Join the Discussion

Healthy Comfort Food

Thai Carrot, Coconut and Cauliflower Soup

Thai Carrot, Coconut and Cauliflower Soup

People describe raising young kids as a particular season in life. I hadn't heard this until we had a baby, but it brought me a lot of comfort when I'd start to let my mind wander, late at night between feedings, to fears that we'd never travel internationally again or have a sit-down meal in our dining room. Would I ever eat a cardamom bun in Sweden? Soak in Iceland? I loved the heck out of our tiny Oliver, but man what had we done?! Friends would swoop in and reassure us that this was just a season, a blip in the big picture of it all. They promised we'd likely not even remember walking around the house in circles singing made-up songs while eating freezer burritos at odd hours of the day (or night). And it's true.

Oliver is turning two next month, and those all-encompassing baby days feel like a different time, a different Us. In many ways, dare I say it, Toddlerhood actually feels a bit harder. Lately Oliver has become extremely opinionated about what he will and will not wear -- and he enforces these opinions with fervor. Don't get near the kid with a button-down shirt. This week at least. He's obsessed with his rain boots and if it were up to him, he'd keep them on at all times, especially during meals. He insists on ketchup with everything (I created a damn monster), has learned the word "trash" and insists on throwing found items away on his own that really, truly are not trash. I came to pick him up from daycare the other day and he was randomly wearing a bike helmet -- his teacher mentioned he'd had it on most of the day and really, really didn't want to take it off. The kid has FEELINGS. I love that about him, and wouldn't want it any other way. But, man it's also exhausting.

Read More
Cheesy Quinoa Cauliflower Bake

Cheesy Quinoa Cauliflower Bake

I just finished washing out Oliver's lunchbox and laying it out to dry for the weekend. My favorite time of day is (finally) here: the quiet of the evening when I can actually talk to Sam about our day or sit and reflect on my own thoughts after the inevitable dance party or band practice that precedes the bedtime routine lately. Before becoming pregnant for the second time, I'd have had a glass of wine with the back door propped open right about now -- these days though, I have sparkling water or occasionally take a sip from one of Sam's hard ciders. Except now the back door's closed and we even turned on the heat for the first time yesterday. The racing to water the lawn and clean the grill have been replaced by cozier dinners at home and longer baths in the evening. You blink and it's the first day of fall. 

Read More
Stuffed Shells with Fennel and Radicchio

Stuffed Shells with Fennel and Radicchio

I'd heard from many friends that buying a house wasn't for the faint of heart. But I always shrugged it off, figuring I probably kept better files or was more organized and, really, how hard could it be? Well, I've started (and stopped) writing this post a good fifteen times which may indicate something. BUT! First thing's first: we bought a house! I think! I'm pretty sure! We're still waiting for some tax transcripts to come through and barring any hiccough with that, we'll be moving out of our beloved craftsman in a few weeks and down the block to a great, brick Tudor house that we wanted the second we laid eyes on it. The only problem: it seemed everyone else in Seattle had also laid eyes on it, and wanted it equally as much. I'm not really sure why the homeowner chose us in the end. Our offer actually wasn't the highest, but apparently there were some issues with a few of them. We wrote a letter introducing ourselves and describing why we'd be the best candidates and why we were so drawn to the house; we have a really wonderful broker who pulled out all the stops, and after sifting through 10 offers and spending a number of hours deliberating, they ended up going with ours. We were at a friend's book event at the time when Sam showed me the text from our broker and I kind of just collapsed into his arms. We were both in ecstatic denial (wait, is this real?! Did we just buy a house?) and celebrated by getting chicken salad and potato salad from the neighborhood grocery store and eating it, dazed, on our living room floor. Potato salad never tasted so good.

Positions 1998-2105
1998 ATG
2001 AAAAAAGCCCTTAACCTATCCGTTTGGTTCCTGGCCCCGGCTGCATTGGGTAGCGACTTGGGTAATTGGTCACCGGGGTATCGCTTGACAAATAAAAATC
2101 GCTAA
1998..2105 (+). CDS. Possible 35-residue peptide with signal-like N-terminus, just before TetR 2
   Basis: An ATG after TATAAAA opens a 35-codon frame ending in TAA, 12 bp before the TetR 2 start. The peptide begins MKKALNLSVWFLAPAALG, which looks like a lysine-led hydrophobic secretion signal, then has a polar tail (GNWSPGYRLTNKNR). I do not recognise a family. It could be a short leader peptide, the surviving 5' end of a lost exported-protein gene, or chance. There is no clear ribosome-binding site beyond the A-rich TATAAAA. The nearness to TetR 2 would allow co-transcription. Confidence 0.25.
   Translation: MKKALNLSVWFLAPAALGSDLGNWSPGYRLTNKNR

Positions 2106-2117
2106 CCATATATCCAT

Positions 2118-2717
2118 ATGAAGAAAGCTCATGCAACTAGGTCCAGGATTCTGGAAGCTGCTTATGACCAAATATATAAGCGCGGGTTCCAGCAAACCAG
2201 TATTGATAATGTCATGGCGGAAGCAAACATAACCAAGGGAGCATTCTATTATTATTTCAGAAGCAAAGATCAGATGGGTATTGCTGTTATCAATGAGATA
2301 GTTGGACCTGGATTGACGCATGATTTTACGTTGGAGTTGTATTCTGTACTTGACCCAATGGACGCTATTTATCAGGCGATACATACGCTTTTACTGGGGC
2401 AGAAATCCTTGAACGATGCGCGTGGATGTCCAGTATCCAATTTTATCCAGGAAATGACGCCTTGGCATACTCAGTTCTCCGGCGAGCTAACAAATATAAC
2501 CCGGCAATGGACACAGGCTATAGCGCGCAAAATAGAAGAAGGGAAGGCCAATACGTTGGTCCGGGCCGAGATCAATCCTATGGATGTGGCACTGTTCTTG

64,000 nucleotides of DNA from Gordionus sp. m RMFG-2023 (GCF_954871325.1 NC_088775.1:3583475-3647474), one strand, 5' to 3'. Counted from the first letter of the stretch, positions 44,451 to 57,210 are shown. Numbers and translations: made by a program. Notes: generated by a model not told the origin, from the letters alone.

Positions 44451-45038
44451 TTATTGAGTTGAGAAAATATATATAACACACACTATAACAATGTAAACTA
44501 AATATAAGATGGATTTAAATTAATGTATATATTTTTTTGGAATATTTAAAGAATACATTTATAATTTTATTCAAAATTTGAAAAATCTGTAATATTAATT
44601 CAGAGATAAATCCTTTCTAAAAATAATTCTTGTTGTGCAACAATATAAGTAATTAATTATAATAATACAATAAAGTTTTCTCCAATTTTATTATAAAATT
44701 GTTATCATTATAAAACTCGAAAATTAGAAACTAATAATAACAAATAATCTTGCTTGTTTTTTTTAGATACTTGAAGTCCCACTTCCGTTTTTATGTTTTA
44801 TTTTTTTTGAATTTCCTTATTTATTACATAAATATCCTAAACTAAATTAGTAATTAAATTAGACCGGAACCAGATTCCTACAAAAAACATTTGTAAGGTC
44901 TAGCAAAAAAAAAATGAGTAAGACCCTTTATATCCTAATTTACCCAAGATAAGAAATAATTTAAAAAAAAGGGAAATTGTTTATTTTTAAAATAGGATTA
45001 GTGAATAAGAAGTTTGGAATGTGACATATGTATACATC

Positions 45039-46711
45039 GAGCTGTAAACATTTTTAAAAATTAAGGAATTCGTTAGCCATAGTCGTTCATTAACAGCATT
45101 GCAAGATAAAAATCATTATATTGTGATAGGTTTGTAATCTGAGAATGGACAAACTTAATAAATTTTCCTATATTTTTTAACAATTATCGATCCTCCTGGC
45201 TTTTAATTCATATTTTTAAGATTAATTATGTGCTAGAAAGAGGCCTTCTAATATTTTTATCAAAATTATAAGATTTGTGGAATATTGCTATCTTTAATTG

Read More
Smoky Butternut Squash and Three Bean Chili

Smoky Butternut Squash and Three Bean Chili

If your house is anything like ours, last week wasn't our most inspired in terms of cooking. We're all suffering from the post-election blues -- the sole upside being Oliver's decision to sleep-in until 7 am for the first time in many, many months; I think he's trying to tell us that pulling the covers over our heads and hibernating for awhile is ok. It's half-convincing. For much of the week, instead of cooking, there'd been takeout pizza and canned soup before, at week's end, I decided it was time to pour a glass of wine and get back into the kitchen. I was craving something hearty and comforting that we could eat for a few days. Something that wouldn't remind me too much of Thanksgiving because, frankly, I can't quite gather the steam to start planning for that yet. It was time for a big bowl of chili.

Read More
To Talk Porridge

To Talk Porridge

Porridge is not the sexiest of breakfasts, it's true. It doesn't have a stylish name like strata or shakshuka, and it doesn't have perfectly domed tops like your favorite fruity muffin. It doesn't crumble into delightful bits like a good scone nor does it fall into buttery shards like a well-made croissant. But when you wake up and it's 17 degrees outside (as it has been, give or take a few, for the last week), there's nothing that satisfies like a bowl of porridge or oatmeal. It's warm and hearty and can be made sweet or savory with any number of toppings. The problem? Over the years, it's gotten a bad rap as gluey or gummy or just downright boring or dutiful -- and it's because not everyone knows the secrets to making a great pot of warm morning cereal. So let's talk porridge (also: my cookbook comes out this month! So let's take a peek inside, shall we?)

Read More